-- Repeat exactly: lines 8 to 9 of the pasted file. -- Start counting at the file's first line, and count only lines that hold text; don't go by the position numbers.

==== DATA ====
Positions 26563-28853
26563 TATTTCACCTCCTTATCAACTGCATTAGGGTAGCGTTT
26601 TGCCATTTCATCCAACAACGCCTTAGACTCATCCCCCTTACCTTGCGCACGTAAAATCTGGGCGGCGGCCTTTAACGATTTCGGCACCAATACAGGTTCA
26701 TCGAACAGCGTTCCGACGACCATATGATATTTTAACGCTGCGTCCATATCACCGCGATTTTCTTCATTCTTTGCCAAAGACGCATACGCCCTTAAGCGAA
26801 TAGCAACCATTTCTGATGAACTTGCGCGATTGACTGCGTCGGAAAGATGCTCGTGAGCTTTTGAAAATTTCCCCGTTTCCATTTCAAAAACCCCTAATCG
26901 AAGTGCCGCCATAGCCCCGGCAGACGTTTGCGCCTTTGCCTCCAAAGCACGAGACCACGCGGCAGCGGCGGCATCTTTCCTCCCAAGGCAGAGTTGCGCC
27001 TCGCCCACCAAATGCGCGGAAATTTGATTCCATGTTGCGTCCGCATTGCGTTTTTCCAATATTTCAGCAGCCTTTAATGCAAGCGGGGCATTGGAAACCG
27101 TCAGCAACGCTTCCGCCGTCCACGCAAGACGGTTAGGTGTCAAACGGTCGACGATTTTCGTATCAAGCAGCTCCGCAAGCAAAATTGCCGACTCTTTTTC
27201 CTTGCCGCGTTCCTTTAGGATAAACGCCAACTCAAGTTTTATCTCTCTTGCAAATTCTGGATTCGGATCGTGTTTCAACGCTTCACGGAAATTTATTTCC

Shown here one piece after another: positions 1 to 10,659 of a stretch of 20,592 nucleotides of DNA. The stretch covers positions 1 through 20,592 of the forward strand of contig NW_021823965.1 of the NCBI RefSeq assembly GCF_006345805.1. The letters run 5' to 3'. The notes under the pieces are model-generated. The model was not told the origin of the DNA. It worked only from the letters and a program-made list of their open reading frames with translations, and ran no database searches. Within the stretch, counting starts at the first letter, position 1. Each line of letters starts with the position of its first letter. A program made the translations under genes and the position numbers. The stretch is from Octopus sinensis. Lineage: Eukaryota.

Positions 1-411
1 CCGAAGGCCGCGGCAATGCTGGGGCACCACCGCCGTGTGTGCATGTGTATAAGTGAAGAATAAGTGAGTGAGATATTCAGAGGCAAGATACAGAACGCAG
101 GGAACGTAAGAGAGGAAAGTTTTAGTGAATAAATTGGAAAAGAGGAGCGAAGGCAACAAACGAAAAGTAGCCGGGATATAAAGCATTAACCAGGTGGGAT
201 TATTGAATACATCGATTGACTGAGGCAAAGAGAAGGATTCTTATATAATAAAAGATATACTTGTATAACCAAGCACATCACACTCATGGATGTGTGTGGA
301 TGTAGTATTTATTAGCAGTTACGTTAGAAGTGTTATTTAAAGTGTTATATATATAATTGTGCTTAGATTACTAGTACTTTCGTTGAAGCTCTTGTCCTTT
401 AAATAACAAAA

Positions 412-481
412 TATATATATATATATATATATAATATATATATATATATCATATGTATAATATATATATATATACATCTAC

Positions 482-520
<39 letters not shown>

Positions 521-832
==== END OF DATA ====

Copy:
27101 TCAGCAACGCTTCCGCCGTCCACGCAAGACGGTTAGGTGTCAAACGGTCGACGATTTTCGTATCAAGCAGCTCCGCAAGCAAAATTGCCGACTCTTTTTC
27201 CTTGCCGCGTTCCTTTAGGATAAACGCCAACTCAAGTTTTATCTCTCTTGCAAATTCTGGATTCGGATCGTGTTTCAACGCTTCACGGAAATTTATTTCC